Suffrage Science: Heirloom passing on ceremony 2012Current affairs
Last night at the Dana Centre, took place the Suffrage Science’s Heirloom passing on ceremony led by writer and broadcaster Vivienne Parry, who joined the Medical Research Council (MRC) in 2008. The event saw ten of last year’s heirloom recipients pass on their jewellery to their nominated candidates in a bid to encourage them to reach to the top as they plan to tackle the lack of female scientists acquiring the Nobel Prizes.
The tangible focus of the night along with the leading ladies were, of course, the jewellery heirlooms and textile designs that changed hands, signifying the change of baton to younger scientists who were seen as the prodigies and role models to lead female scientist out of obscurity and into global recognition.
The accessories were created by first year students Benita Gikaite and Anya Malhotra of Jewellery BA at Central Saint Martins. The former credited to the pendant design which she denotes as “male power” can be opened to reveal key dates including 1903 – the year Marie Curie was awarded her first Nobel Prize. The latter providing a brooch design featuring a convex lens of microscopes and the words Creative, Discover, Innovation, Invention and Power inscribed on it. The enamel rings present in the brooch feature the colours green, white and purple which represent hope, purity and dignity respectively.
The passing of the heirloom itself took place via a brief introduction and an explanation behind the predecessor’s decision in choosing their successor which was followed by the chosen candidate’s speech. Brenda Maddox, American biographer, who had chosen Georgina Ferry as her heirloom’s inheritor remarked: “I can’t think of anyone who deserves it more” in admiration of the recipient’s work as a writer and broadcaster in the Science field. Sarah-Jayne Blakemore, Institute of Cognitive Neuroscience, UCL, spoke of her nominee, Emily Holmes – Institute of Psychiatry, University of Oxford – citing herself as a “great admirer (of Emily) in the field of psychiatry”. Emily Holmes responded to such high adoration remarking her mentor as a true inspiration and concluded that the event would help in the “networking between female scientists”.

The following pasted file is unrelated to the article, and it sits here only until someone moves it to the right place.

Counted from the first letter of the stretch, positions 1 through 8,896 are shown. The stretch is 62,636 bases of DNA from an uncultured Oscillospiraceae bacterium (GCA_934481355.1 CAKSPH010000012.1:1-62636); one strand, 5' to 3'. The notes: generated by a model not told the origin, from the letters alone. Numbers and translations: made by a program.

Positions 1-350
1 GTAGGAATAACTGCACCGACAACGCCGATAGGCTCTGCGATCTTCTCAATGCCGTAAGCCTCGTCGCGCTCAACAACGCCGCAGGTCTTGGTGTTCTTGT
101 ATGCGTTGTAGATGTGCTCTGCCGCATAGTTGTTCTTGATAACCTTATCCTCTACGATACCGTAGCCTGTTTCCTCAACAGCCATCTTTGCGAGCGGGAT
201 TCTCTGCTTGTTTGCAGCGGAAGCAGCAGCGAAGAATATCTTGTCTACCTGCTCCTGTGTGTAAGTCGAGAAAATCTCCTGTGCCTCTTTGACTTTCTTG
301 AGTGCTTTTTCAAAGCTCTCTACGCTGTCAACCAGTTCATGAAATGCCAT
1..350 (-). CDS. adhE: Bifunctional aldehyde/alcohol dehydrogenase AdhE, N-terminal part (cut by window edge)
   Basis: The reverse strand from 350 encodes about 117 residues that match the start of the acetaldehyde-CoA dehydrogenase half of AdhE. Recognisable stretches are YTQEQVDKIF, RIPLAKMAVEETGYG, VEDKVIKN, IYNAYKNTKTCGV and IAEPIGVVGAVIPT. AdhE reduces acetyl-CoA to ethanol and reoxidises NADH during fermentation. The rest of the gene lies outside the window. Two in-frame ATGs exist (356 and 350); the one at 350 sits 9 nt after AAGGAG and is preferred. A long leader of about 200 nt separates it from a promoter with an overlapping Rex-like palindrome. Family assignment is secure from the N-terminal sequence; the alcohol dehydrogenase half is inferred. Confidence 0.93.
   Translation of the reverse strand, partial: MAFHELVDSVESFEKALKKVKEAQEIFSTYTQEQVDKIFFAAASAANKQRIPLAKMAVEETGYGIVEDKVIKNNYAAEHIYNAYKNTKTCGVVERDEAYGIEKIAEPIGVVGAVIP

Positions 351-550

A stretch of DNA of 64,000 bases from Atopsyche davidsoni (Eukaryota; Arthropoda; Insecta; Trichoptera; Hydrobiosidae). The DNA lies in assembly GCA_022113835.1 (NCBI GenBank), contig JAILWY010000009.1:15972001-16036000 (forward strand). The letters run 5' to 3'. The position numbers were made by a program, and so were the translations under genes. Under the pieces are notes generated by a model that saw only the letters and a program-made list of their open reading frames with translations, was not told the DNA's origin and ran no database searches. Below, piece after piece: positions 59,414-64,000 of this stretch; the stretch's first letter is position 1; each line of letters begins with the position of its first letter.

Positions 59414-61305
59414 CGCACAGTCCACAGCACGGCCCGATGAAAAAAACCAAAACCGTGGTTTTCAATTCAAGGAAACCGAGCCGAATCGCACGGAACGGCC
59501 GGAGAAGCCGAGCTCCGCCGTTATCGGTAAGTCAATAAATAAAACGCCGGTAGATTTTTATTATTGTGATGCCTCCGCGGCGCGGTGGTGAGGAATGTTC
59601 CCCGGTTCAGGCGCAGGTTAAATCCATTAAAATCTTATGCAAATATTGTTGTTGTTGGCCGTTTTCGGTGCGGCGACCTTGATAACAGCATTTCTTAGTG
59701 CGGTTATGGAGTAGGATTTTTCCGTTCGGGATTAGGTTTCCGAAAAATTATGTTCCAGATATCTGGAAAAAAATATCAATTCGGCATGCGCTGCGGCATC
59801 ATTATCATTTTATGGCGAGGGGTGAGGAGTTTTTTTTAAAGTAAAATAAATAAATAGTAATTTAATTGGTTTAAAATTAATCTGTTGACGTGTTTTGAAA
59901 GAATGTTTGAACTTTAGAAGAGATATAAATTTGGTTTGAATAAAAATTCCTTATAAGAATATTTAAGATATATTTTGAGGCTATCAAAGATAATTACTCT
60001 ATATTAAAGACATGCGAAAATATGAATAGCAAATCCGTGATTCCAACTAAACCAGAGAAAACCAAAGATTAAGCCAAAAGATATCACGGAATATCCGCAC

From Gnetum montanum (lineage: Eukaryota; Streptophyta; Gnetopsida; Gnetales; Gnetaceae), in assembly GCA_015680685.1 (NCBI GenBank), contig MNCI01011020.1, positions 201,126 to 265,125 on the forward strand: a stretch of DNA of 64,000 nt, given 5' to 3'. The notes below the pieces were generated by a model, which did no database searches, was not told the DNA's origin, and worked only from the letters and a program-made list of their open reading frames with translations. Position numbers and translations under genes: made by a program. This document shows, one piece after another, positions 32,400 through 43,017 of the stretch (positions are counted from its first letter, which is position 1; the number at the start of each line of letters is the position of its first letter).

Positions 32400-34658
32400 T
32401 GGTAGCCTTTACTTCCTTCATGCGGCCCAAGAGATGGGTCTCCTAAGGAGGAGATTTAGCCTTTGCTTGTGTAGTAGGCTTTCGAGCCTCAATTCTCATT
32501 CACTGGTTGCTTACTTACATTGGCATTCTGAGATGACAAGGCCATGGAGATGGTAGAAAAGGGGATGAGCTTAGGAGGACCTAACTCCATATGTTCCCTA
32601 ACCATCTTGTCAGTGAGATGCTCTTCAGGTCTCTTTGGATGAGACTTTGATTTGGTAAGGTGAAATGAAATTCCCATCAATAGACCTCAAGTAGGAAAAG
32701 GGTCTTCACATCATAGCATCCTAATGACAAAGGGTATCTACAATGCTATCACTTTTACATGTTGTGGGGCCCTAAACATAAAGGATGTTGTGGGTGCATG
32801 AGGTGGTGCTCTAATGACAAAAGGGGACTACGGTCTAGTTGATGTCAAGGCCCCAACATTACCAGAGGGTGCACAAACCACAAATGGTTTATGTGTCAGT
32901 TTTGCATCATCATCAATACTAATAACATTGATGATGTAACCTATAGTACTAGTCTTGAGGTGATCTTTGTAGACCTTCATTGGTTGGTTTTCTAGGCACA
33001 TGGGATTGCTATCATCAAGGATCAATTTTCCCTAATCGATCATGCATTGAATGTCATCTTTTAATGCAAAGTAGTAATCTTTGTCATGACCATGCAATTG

Each of the recipients has something to offer to the modern world with their work in science, a field where many argue few women have shown interest in. Elizabeth Murchison, Vivienne Parry’s designated heir to the jewellery, took the centre stage explaining in detail about her study of cancer in the Tasmanian devils that are transferred from one devil to the other. With the help of a few gruesome slideshows showcasing Devil Facial Tumour Disease (DFTD) and Canine transmissible venereal tumour (CTVT) along with a brief history of the evolution of cancer research in humans during the 1950s, Elizabeth Murchison had the entire room intrigued and had me wondering why indeed only 47 women were credited to the Nobel Prizes when in reality, there are many women who are perfectly qualified to hold that accolade.
The night was concluded following Georgina’s comments regarding lack of women in Nobel Prizes, especially in the Science category, in which she provided the women with words of encouragement. She said: “Winning the Nobel Prize is not as important as you would like to think because they are still doing a wonderful job. They are still an important part of society in the science field.”
Heirloom Donors – Heirloom Recipients:
Sarah-Jayne Blakemore (UCL) – Emily Holmes (University of Oxford)
Mary Collins (UCL) – Tracey Barrett (Birkbeck College)
Dame Sally Davies (CMO) – Nicole Soranzo (Wellcome Trust Sanger Institute)
Helen Fisher (Rutgers University) – Bianca Acevedo (Albert Einstein College of Medicine)
Brenda Maddox (Biographer) – Georgina Ferry (Science Writer)
Sohaila Rastan (CSO, RNID) – Edith Heard (Institut Curie)
Liz Robertson (University of Oxford) – Marysia Placzek (University of Sheffield)
Vivienne Parry (Broadcaster) – Elizabeth Murchison (Wellcome Trust Sanger Institute)
Janet Thornton (European Bioinformatics Institute) – Sarah Teichmann (MRC LMB)
Fiona Watt (CRUK) – Christiana Ruhrberg (UCL)